EDWARD CURTIS. “Beyond the Frame”, 06.09–06.10

Edward Sheriff Curtis (1868 – 1952)

Edward S. Curtis was a significant and controversial figure in the history of US photography, the author of the monumental chronicle of Native American people – a multi-volume publication “The North American Indian”.

Curtis became interested in photography already in his childhood and in 1885 began working as an assistant photographer in Minnesota. Later, he moved to Seattle, where, together with Thomas Guptill founded a portrait photography studio. In 1895 Curtis photographed the daughter Chief Sealth of Seattle – Kickisomlo (about 1800-1896), better known as Princess Angeline. “I paid the princess a dollar for each picture I made,” Curtis recalled many years later. “This seemed to please her greatly, and she indicated that she preferred to spend her time having pictures taken to digging clams.”

In 1898, while photographing Mt. Rainier, Curtis came upon a small group of scientists with George Bird Grinnell among them, considered to be an expert on Native Americans by his peers. Grinnell grew interested in Curtis’ photography and invited him to join an expedition to photograph the Piegan tribe in Montana in 1900.

In 1906, the financier J.P. Morgan provided Curtis with 75,000 USD to produce a series on Native Americans. This work was to be in 20 volumes with 1,500 photographs. Morgan was supposed to receive 25 sets and 500 original pictures – but Curtis published 222 sets. The photographer’s goal, as he put it the preface to the first volume, was not just to photograph but also to document as much of Native American traditional life as possible before that way of life disappeared.

The Shadow Catcher as Curtis was called by his models took over 40,000 photographic images of members of over 80 tribes. He recorded tribal lore and history, and he described traditional foods, housing, garments, recreation, ceremonies, and funeral customs. He wrote biographical sketches of tribal leaders – his material, in most cases, becoming the only written recorded history. Curtis realized that he had little time. “The information that is to be gathered … respecting the mode of life of one of the great races of mankind, must be collected at once or the opportunity will be lost,” he wrote in the introduction to his first volume of «The North American Indian» published in 1907.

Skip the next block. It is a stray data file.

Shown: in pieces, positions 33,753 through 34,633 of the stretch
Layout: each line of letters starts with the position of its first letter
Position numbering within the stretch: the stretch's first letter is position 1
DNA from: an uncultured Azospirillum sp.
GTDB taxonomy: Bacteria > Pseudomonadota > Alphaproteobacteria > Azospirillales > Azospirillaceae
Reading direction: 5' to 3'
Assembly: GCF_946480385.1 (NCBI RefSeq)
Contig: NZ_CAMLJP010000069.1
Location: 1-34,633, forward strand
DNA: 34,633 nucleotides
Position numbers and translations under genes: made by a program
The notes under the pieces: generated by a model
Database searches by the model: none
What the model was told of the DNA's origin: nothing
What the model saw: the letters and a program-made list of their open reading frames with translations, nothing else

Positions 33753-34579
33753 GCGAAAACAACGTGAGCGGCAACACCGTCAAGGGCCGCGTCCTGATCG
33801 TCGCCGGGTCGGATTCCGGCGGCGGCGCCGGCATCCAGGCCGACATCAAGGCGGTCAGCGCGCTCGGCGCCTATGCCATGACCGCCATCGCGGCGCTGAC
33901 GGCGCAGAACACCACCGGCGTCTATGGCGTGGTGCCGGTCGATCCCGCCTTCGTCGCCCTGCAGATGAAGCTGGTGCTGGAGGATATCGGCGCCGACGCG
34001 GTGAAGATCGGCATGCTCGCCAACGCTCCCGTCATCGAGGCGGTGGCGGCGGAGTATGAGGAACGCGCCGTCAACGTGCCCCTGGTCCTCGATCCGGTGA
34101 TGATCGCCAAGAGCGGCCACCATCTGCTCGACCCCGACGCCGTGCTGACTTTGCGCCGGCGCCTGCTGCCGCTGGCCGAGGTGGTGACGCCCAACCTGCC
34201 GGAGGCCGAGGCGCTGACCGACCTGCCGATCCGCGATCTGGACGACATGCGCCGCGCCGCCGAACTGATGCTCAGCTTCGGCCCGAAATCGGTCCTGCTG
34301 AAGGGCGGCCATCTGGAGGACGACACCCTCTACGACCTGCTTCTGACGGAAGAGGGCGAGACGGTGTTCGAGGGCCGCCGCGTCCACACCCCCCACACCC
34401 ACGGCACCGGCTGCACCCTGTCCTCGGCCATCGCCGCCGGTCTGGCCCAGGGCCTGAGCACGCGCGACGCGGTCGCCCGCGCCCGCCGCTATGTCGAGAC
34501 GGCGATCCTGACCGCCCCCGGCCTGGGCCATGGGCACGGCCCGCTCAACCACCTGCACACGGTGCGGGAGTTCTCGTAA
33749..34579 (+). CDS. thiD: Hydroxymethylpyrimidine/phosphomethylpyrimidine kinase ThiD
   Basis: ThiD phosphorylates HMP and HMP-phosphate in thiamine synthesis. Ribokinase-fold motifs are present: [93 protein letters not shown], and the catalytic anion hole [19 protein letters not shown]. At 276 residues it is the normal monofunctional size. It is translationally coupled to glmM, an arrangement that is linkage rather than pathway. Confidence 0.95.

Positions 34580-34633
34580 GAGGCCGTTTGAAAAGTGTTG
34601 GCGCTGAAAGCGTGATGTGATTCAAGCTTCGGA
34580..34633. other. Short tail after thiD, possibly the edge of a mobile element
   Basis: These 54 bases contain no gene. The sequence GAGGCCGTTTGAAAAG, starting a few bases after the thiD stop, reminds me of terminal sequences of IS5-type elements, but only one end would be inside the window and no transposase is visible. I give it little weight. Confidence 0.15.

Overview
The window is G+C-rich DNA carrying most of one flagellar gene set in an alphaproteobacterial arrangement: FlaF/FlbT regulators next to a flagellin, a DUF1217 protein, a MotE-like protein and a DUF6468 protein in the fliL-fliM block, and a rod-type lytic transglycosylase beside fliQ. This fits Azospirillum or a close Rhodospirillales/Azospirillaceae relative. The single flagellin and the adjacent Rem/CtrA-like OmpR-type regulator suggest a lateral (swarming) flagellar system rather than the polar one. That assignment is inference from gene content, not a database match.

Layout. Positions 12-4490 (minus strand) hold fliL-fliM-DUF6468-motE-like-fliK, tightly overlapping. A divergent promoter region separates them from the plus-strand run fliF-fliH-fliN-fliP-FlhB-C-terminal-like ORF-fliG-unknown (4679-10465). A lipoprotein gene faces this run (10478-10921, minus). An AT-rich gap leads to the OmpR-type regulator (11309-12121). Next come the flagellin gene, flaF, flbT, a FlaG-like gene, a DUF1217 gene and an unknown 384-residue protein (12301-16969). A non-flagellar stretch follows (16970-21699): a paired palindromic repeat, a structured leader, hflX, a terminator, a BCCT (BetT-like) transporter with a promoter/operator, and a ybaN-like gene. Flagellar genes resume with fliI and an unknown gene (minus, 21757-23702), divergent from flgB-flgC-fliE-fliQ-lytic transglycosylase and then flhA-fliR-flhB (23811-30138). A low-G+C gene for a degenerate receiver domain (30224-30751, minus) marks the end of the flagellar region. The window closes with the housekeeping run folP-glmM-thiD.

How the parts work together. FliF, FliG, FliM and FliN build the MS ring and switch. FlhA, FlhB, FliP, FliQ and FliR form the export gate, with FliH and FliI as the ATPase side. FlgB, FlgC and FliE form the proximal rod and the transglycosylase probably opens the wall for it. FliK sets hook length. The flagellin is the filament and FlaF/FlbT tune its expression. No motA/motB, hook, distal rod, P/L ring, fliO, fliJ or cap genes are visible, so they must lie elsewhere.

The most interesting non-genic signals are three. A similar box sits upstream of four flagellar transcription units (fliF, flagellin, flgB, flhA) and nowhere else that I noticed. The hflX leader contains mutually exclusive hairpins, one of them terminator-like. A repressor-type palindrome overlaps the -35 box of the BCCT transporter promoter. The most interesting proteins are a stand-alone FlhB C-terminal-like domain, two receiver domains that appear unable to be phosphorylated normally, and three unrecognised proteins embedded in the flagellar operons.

Most of the images Сurtis took were purchased by the US Library of Congress, the rest are kept by private collectors. The work done by the photographer is, of course, valuable, but the methods he was using in producing the images are often criticised. Some of them were staged in the studio with the Native Americans dressed up in traditional clothes and jewelry, others were later manipulated as Curtis wanted to remove from the shots all the modern attributes of his time. His images did not reflect problems the Native Americans were facing in that period: they were almost entirely moved to reservations, intertribal confrontation was almost over, but at the same time indigenous people still were virtually granted no rights or freedoms. Due to diseases, inadaptability and armed clashes, most tribes practically disappeared, and those who remained could not boast of a happy life. Curtis’ works formed false concepts about the Indians, whose culture was doomed to extinction.

“Curtis completely epitomizes our society’s myth of the Native American as some static, unchanging thing,” says Alexandra Harris, an editor at the National Museum of the American Indian, in Washington, D.C. “His photos are the vision of reality he wanted others to see, not what was actually real.”

06.09 — 06.10
“Ў” Gallery

12:00 – 20:00, daily

06.09
Opening

“Ў” Gallery, 19:00